Book review: “Late Bloomer”
by Susan Mulvihill
As soon as I saw the title, I knew I had to read this book! And even if you aren’t in the second half of your life, Late Bloomer will enhance your enjoyment of your garden immensely.
Late Bloomer is truly hot off the presses, having just been released this week. In it, author Jan Coppola Bills shares her secrets to making smart decisions so you won’t feel overwhelmed every time you slip on your garden gloves.
I’ve been a Master Gardener for 14 years now so the majority of her suggestions are things I know all too well. And yet, I have to admit I’ve made many mistakes over the years and have created a fairly labor-intensive garden as a result. So you can believe I was taking copious notes while reading this book!
Bills’ #1 rule, which is repeated throughout the book is “Right plant, right place.” How many times have we heard that? And yet so many gardeners choose plants for their gardens because they appeal on a gut level to them, rather than doing a little research ahead of time. The author explains the most important attributes to look for, such as zone, light and moisture requirements, and mature size.
She strongly believes in gardening sustainably by avoiding the use of pesticides and being willing to share some of her garden bounty with insects and wildlife. She knows the importance of attracting wildlife and pollinators and tells us how to accomplish this. And she advocates not tidying up our gardens or removing fallen leaves since they benefit wildlife and the soil.
Bills promotes the idea of being active and stretching before gardening activities so we can all enjoy our favorite pastime. She also shares several tools that will make tasks easier while keeping us comfortable.
The author explains what hardiness zones are and why they’re so important. After all, what’s the point of buying a plant that’s unsuitable for your zone, including the fact that it might need unnecessary coddling? Those of us who live in colder climates should especially be checking the zone first when plant-shopping.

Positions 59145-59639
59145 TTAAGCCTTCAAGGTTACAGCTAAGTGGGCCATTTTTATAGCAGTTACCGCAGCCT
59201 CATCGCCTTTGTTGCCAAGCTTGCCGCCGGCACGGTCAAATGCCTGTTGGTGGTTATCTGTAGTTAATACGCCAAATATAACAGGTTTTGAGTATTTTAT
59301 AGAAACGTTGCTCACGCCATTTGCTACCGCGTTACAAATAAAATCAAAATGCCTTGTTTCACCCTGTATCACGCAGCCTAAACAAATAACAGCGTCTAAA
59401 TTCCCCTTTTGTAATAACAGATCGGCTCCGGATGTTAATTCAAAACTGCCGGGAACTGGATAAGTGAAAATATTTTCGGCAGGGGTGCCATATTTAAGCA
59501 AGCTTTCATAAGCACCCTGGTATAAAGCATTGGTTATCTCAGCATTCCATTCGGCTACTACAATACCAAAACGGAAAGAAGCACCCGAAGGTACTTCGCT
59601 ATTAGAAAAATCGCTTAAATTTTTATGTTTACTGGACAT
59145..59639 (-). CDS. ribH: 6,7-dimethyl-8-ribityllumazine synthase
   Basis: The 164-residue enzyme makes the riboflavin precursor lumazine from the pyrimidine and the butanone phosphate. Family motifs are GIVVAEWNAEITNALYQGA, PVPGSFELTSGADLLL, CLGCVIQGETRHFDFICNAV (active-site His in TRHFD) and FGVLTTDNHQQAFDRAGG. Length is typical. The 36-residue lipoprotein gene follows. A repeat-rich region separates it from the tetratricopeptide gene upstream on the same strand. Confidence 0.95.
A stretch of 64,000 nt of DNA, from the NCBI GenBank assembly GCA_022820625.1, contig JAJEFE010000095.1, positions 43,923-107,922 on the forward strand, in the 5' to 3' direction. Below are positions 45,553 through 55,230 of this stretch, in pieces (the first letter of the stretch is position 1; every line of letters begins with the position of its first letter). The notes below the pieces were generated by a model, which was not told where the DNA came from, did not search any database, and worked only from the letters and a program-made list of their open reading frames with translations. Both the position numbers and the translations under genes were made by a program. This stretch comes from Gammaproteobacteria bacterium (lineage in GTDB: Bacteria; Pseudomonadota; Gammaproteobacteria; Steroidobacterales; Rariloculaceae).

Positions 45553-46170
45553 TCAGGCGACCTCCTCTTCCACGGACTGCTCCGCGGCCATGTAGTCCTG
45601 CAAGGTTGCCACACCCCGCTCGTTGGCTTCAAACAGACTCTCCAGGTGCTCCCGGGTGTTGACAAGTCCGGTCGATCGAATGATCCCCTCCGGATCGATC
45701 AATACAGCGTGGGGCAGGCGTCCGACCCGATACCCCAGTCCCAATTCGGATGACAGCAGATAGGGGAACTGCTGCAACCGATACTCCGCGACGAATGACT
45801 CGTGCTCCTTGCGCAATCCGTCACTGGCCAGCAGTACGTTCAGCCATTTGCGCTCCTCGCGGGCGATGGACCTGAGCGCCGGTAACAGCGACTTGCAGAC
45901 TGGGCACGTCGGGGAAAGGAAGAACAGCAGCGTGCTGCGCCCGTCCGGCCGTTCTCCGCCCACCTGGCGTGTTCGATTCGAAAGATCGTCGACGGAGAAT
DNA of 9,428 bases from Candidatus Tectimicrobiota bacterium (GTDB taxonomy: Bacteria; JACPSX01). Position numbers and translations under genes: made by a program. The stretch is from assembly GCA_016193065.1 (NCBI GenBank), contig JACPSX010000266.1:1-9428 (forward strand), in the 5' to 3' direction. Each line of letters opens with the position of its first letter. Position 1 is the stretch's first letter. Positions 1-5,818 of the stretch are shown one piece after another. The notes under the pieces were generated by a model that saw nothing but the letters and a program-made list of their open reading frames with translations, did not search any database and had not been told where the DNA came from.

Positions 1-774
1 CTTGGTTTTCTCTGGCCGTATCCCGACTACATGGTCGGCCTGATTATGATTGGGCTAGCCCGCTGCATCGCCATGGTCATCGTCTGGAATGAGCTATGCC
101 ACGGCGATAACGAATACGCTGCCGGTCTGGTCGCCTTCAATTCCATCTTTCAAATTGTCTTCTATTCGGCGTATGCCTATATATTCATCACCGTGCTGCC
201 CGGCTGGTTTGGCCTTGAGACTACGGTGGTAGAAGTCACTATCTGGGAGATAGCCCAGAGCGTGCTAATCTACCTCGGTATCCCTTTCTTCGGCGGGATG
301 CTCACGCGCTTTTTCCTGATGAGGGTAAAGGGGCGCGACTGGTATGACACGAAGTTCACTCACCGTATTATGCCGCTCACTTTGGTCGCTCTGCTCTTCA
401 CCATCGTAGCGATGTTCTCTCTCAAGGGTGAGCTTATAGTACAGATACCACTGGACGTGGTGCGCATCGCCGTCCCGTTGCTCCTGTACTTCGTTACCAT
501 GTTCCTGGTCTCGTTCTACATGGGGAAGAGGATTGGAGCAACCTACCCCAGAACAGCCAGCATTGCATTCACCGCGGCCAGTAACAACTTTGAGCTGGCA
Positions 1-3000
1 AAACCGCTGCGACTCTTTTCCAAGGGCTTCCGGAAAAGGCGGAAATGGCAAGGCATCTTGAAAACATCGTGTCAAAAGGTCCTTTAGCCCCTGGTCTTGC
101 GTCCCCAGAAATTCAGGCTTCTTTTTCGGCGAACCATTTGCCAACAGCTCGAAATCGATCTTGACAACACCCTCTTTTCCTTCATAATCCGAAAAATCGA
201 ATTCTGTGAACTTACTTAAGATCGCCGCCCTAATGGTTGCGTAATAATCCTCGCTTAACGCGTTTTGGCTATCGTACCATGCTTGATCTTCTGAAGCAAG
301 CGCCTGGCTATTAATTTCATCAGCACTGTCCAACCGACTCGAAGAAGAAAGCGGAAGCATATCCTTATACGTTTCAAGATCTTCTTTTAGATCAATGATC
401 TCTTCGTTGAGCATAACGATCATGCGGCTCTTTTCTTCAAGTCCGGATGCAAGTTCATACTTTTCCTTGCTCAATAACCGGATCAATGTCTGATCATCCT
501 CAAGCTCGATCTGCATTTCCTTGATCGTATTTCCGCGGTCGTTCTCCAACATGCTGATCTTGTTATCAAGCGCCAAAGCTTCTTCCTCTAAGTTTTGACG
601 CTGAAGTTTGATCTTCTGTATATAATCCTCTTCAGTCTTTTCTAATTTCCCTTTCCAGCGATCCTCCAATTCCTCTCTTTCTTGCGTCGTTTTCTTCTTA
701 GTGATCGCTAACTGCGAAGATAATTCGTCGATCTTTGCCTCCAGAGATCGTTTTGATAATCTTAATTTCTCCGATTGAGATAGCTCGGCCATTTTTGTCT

In her chapter on “Garden Styling,” Bills shares important design tips to make our plantings appeal to us. This involves choosing the right types of plants (such as annuals, perennials and evergreens) based on the look we’re hoping to achieve. One huge tip was to put plants where their growth habits can be embraced rather than our needing to cut them back frequently to fit the space we gave them. And, of course, we should select bloom colors that appeal us and add garden art to express ourselves.
As I read this book, my mind kept thinking about ways to cut back in my own garden. Several of the author’s suggestions might seem like no-brainers, and yet, what do we gardeners do? We landscape in a way that’s more labor-intensive and we frequently engage in “zonal denial,” thinking certain plants will grow just fine in our colder zones!
I enjoyed Bills’ “Small Garden Abundance” chapter where she explained that, with a good design, it’s possible to have a small yet fulfilling garden that speaks to you and reflects who you are. She recommends planting beds thickly so they’ll shade and out-compete weeds. That said, remember to place plants based on their mature size.
Throughout the book, the author gives examples of the situations some of her clients have and how their garden design solves problems while meeting their goals and desires.
Now, I don’t want to give away all of Jan Coppola Bills’ secrets, but you will find tips on growing ornamental trees and shrubs, when to water and how to conserve this precious resource, ways to cut down on the amount of work your garden requires, how to keep weeding to a minimum, an easy way to decrease the size of your lawn, and how to grow vegetables and fruits.
In her final chapter, “Perfectly Imperfect,” she implores us to stop trying to aim for perfection! Now, wouldn’t that make our time in the garden much more enjoyable?
Jan Coppola Bills has an easy-to-read writing style, where you feel like you’re sitting across from her at a kitchen table while she’s letting you in on her secrets. Late Bloomer is well worth reading no matter what your age. Once you’ve finished it, I can guarantee you’ll be looking at your garden with a critical eye and making a list of the things that will return the joy to your favorite passion!